“There’s this great networking resource and support system here,” she says. “You can ask questions and get help. There is always someone who can help and answer your questions and help you further along in your business.”
“I read somewhere that Detroit has one of the highest number of women-owned businesses in the country,” she notes.
Among Navoy’s mentors (and friends) is Heather Mourer, a holistic nutrition consultant and educator who conducts workshops at the Eastern Market Wellness Center. Mourer discovered Navoy’s knitwear and natural dyeing techniques on Instagram and reached out to her to partner at a workshop. The workshop was a success, attracting social media attention, and Navoy has continued to offer workshops on natural dyeing (she uses food waste like avocado skins and plants).
Mourer also encouraged Navoy to create a zine to explain her natural dyeing techniques.
“I’ve tried to introduce women who are doing cool, underground kinds of things to other women and let them share advice and get their work out in the world,” Mourer says. “I like introducing people and connecting them. I think it’s really common in Detroit that people jump and help one another.”
Navoy likes Detroit’s “small-town atmosphere” and the proximity to restaurants and coffee shops from her apartment, which she shares with her boyfriend, Justin Kavoussi, a film editor.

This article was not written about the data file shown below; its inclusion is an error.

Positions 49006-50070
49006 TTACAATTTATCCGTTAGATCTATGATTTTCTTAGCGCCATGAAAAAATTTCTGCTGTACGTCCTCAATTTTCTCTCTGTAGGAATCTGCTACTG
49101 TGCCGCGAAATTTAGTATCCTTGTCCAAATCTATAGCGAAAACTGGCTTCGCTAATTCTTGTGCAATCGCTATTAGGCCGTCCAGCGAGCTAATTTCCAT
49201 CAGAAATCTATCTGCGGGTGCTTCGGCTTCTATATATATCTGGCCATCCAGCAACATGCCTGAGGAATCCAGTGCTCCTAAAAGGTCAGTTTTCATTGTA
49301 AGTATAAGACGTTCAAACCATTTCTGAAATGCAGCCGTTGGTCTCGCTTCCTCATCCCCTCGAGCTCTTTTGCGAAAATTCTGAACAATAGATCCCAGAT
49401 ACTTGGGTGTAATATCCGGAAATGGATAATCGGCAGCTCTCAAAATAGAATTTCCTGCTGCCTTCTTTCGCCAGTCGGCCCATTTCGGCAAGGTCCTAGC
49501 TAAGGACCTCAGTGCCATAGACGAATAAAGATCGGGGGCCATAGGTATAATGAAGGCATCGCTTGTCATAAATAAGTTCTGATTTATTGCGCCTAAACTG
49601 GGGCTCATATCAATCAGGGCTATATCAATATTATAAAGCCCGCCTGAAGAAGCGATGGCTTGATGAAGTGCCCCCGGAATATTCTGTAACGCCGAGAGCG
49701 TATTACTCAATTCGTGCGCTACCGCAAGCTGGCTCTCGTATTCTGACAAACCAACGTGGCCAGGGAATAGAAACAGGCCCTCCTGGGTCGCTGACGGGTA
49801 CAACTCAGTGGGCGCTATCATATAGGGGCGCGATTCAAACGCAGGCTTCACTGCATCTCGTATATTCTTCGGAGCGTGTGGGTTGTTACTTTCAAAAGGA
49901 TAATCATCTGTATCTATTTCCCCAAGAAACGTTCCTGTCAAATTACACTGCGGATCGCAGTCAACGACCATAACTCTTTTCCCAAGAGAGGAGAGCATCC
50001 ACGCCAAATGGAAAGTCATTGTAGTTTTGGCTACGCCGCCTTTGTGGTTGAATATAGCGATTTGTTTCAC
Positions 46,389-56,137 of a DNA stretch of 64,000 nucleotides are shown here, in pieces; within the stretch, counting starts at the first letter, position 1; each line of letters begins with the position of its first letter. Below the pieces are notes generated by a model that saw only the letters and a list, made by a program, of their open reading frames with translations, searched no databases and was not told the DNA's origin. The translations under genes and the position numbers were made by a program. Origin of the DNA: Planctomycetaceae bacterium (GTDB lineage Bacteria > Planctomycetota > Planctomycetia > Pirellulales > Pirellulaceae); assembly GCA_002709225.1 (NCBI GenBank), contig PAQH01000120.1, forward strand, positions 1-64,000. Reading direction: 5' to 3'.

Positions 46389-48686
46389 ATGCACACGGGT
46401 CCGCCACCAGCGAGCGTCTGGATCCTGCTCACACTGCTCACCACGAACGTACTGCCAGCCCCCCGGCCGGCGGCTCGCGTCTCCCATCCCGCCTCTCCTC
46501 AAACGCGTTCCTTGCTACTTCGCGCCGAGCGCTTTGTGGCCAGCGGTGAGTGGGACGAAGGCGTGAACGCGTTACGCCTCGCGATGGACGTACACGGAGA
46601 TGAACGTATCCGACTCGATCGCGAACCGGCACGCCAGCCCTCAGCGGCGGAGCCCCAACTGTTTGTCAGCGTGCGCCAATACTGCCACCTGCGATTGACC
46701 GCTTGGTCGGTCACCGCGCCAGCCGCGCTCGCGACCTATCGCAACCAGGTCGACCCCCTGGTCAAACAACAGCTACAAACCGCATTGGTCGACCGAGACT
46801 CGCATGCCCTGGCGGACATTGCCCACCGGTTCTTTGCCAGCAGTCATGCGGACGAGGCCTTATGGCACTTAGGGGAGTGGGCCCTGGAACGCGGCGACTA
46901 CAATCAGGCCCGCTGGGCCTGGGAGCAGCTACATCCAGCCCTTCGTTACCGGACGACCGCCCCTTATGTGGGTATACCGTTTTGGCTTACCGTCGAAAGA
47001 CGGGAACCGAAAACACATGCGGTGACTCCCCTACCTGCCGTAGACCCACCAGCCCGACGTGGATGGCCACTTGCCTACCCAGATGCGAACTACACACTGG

“We have a pretty big apartment,” she says. “It’s much less expensive than what we could have afforded in New York.”
Her favorite local spots include Rose’s Fine Food, a diner that uses local ingredients and supports fair wages, on the city’s east side, El Club in Mexicantown – she likes the music selection and pizza — and the historic main branch of the Detroit Public Library. “It’s a great place to wander around and leaf through books and admire the giant plants,” she says.
“It’s really interesting to be a part of the upward trajectory of the city,” she adds. “New York is pretty well established. It’s interesting to see new places, new restaurants and new bars opening all the time and seeing new people join in.”
Although her apartment work space is fine for now, Navoy is on the look-out for studio space. She’d eventually like to create a hybrid studio/retail space. She’d also like to do some small-scale manufacturing with fellow Detroit residents.
“I would love to be able to grow my business and hire women from the community to provide them with jobs and income and to create more awareness about where your clothes come from,” she says.
Besides knitting, Navoy also teaches textile design locally and would like to expand class offerings.
“I would love to start a dialogue on sustainability and how we can reduce consumption and take care of the clothes we own,” she says.
While she’s passionate about her business and reclaiming clothing, she shrugs off the notion that it’s unusual. She grew up in a home in which importance was placed on recycling and not wasting.
“People have been resourceful with materials for a number of years,” she says. “My mom used to do this for me when I was little. The cost of a natural fiber of wool or silk can be quite expensive. Not only am I utilizing resources that have already been manufactured but it’s also a nice way to get quality material at a lower price.”
Check out A Wool Story online at www.awoolstory.com/